Kansas City Royals catcher Freddy Fermin slides to home to...

Kansas City Royals catcher Freddy Fermin slides to home to score past Mets catcher Omar Narváez ad he waits for a throw during the sixth inning of an MLB baseball game at Citi Field on Saturday, April 13, 2024. Credit: Kathleen Malone-Van Dyke

One of David Stearns’ top missions for this transitional Mets season is to build a team full of excellent defensive players.

In theory, that would help a pitching staff full of non-strikeout artists and protect what could be an underwhelming offense.

In spring training, owner Steve Cohen said: “When you talk to the players, they say the defense is going to be so much better. Last year we were giving four outs in an inning.”

So the Mets are hoping their defense will be extra-special. But a lack of extra-special defense is one of the reasons the Mets lost to the Royals, 11-7, on Saturday at Citi Field.

There was only one error in the boxscore, and it was an easy one for the official scorer. Starling Marte dropped a routine fly ball in the rightfield corner in the fourth inning. The three-base error led to a four-run inning for Kansas City, with two of the runs unearned, that turned a 4-4 tie into an 8-4 Mets deficit.

It was a windy day. But Marte, through an interpreter, said: “That’s an easy play to make. There could be a tornado out there.”

There were other plays that were not errors but were not made — some of them very difficult plays, some of them not. Making them would have greatly helped Mets starter Sean Manaea, who didn’t have it for the first time in three outings and who was charged with eight runs (six earned) in 3  2⁄3 innings.

“Stuff happens,” Manaea said of Marte’s blunder. “You get back out there and do your job. Unfortunately, I wasn’t able to do that. So that’s on me.”

Is it?

More than 40 years ago, when I used to religiously read Bill James’ “Baseball Abstract” books, a line of his stuck with me: “Much of what we perceive as pitching is actually defense.”

In the 1980s, the statistics to measure that didn’t exist, so James invented them, and other sabermetric savants followed in his pioneering footsteps. Still, defensive plays made and not made often are overlooked in the final recounting of a game.

How many times do you see a great play made on defense and cheer the fielder (as you should)? Now, how many times did you think about the effect that play had on the pitcher, on his ability to stay in the game and on his final stat line?

Or, conversely, when a routine play or even a difficult play isn’t made, what effect does that have on the pitcher?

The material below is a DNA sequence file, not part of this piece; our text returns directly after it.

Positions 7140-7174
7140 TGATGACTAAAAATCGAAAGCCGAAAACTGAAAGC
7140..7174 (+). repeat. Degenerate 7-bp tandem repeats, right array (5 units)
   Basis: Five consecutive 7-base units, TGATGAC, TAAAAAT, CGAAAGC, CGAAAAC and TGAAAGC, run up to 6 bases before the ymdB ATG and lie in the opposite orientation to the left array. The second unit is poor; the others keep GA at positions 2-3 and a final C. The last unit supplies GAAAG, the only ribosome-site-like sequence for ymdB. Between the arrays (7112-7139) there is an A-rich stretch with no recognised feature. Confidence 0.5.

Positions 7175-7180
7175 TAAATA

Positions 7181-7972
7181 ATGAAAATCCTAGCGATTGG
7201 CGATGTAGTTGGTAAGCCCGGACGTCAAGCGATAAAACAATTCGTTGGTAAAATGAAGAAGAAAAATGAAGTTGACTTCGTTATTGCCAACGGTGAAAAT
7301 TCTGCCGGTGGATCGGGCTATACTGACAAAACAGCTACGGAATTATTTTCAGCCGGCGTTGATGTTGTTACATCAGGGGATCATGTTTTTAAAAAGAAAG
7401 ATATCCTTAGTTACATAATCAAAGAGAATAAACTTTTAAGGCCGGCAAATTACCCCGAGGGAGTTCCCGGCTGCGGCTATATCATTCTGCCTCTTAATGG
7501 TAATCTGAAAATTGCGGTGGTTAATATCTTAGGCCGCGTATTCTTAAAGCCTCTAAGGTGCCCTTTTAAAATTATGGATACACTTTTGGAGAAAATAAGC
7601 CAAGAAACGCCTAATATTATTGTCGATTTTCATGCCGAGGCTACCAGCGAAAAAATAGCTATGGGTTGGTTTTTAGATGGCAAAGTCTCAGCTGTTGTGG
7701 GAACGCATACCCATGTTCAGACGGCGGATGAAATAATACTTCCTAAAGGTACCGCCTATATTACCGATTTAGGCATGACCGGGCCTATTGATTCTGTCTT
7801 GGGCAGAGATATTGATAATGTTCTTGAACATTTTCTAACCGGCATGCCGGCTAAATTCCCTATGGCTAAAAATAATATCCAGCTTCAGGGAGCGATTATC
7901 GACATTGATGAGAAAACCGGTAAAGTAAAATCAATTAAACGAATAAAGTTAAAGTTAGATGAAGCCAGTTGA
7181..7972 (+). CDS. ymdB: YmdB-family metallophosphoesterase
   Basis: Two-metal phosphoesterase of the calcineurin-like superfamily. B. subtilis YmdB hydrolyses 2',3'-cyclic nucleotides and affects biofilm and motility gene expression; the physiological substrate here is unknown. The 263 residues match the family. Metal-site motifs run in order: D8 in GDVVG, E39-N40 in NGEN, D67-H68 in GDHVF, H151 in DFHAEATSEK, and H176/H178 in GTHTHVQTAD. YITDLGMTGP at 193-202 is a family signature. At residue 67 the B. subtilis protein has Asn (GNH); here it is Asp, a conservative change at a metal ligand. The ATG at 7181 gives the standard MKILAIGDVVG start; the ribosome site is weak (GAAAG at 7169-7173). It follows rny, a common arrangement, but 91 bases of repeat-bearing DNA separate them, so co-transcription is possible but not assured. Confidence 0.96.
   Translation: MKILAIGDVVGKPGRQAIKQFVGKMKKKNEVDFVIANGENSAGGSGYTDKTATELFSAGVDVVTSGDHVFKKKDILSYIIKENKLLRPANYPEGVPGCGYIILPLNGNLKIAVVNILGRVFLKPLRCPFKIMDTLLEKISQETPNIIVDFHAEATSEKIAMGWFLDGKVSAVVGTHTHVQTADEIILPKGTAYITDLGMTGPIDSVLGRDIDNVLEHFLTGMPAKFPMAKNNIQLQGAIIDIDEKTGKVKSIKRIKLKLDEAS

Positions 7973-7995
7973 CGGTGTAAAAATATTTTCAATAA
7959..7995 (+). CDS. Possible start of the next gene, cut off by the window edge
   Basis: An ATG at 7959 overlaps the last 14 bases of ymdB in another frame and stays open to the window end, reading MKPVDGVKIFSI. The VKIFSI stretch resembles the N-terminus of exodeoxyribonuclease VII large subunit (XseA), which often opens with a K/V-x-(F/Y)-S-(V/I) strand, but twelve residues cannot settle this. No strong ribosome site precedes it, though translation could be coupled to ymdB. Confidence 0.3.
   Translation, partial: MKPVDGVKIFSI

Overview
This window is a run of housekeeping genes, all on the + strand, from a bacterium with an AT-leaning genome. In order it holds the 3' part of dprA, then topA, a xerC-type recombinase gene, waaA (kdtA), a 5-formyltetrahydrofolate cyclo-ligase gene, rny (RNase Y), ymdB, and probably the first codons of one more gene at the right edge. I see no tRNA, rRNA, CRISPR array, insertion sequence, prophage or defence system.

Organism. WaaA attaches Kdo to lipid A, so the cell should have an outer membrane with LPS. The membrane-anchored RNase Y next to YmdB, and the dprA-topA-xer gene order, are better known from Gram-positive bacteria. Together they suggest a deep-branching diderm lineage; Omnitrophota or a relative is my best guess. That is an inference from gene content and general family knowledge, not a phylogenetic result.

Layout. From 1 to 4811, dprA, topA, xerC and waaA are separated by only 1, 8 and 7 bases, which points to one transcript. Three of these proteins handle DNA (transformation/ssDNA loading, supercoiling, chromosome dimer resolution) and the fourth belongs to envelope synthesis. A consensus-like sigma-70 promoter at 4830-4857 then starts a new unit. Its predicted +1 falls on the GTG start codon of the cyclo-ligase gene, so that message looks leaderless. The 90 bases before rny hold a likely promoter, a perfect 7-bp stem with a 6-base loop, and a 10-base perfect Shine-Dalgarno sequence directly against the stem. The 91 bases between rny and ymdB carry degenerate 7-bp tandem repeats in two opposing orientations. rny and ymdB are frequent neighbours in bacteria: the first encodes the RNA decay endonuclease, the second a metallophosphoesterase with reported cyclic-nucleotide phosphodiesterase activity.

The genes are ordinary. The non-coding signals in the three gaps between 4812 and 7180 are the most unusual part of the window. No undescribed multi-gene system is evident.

Here are a few examples from Saturday’s game:

The Royals took a 1-0 lead in the first on Nelson Velazquez’s two-out line single to left that ticked off the glove of a leaping third baseman Brett Baty.

Baty has been so good on defense this season — a real boon to the Mets — that you half-expected him to make the grab out of thin air.

Then, in the fateful fourth, after Pete Alonso whistled a tying homer to left in the previous half-inning, Marte dropped Bobby Witt Jr.’s one-out can of corn, kernels and all. Witt scored on Nick Loftin’s go-ahead single.

Salvador Perez followed with a two-run home run off the glove of a leaping Mets centerfielder Brandon Nimmo, who almost came down with a miraculous grab in left-center and was lucky he wasn’t injured on his full-out effort.

As umpires ruled after a crew chief review, Nimmo’s glove actually pushed the ball over the fence’s orange line, turning what originally was called a double into a home run.

Nimmo was in center on Saturday because manager Carlos Mendoza used Jeff McNeil in left and Joey Wendle at second against righthander Alec Marsh. That left Gold Glove centerfielder Harrison Bader on the bench.

Would Bader have made what would have been a spectacular catch? It’s impossible to say for sure, but if you’ve seen him play enough, you wouldn’t have been surprised. Bader is that good in center. It’s why Stearns signed him.

There’s more: In the sixth, Velazquez was called out trying to steal third base. Score that one an E-umpire, as Baty never came close to tagging the runner because he had to dive to keep a wide throw from Omar Narvaez from going into leftfield. After review, what would have been an out with a good throw became a stolen base.

On the next pitch, Hunter Renfore hit a two-run double to give the Royals an 11-4 lead.

Alonso, who homered twice, also made a bad throw to second on what should have been an easy caught stealing on Garrett Hampson in the third. Hampson double-deked Francisco Lindor and was able to reach second safely. But Manaea worked out of that one.

Opposing base-stealers are 24-for-24 against the Mets this season. That’s two the Mets gave away on Saturday.

Overall, including Marte’s error, the Mets gave Kansas City three four-out innings, to quote Cohen.

By our count, two plays the Mets failed to make (Marte, Narvaez) and the great plays the Mets came close to making (Baty, Nimmo) were responsible for five of Kansas City’s runs. Only two of them counted as unearned.

But those five runs sure counted where it mattered most: in the final score. One in which the Mets lost by four.

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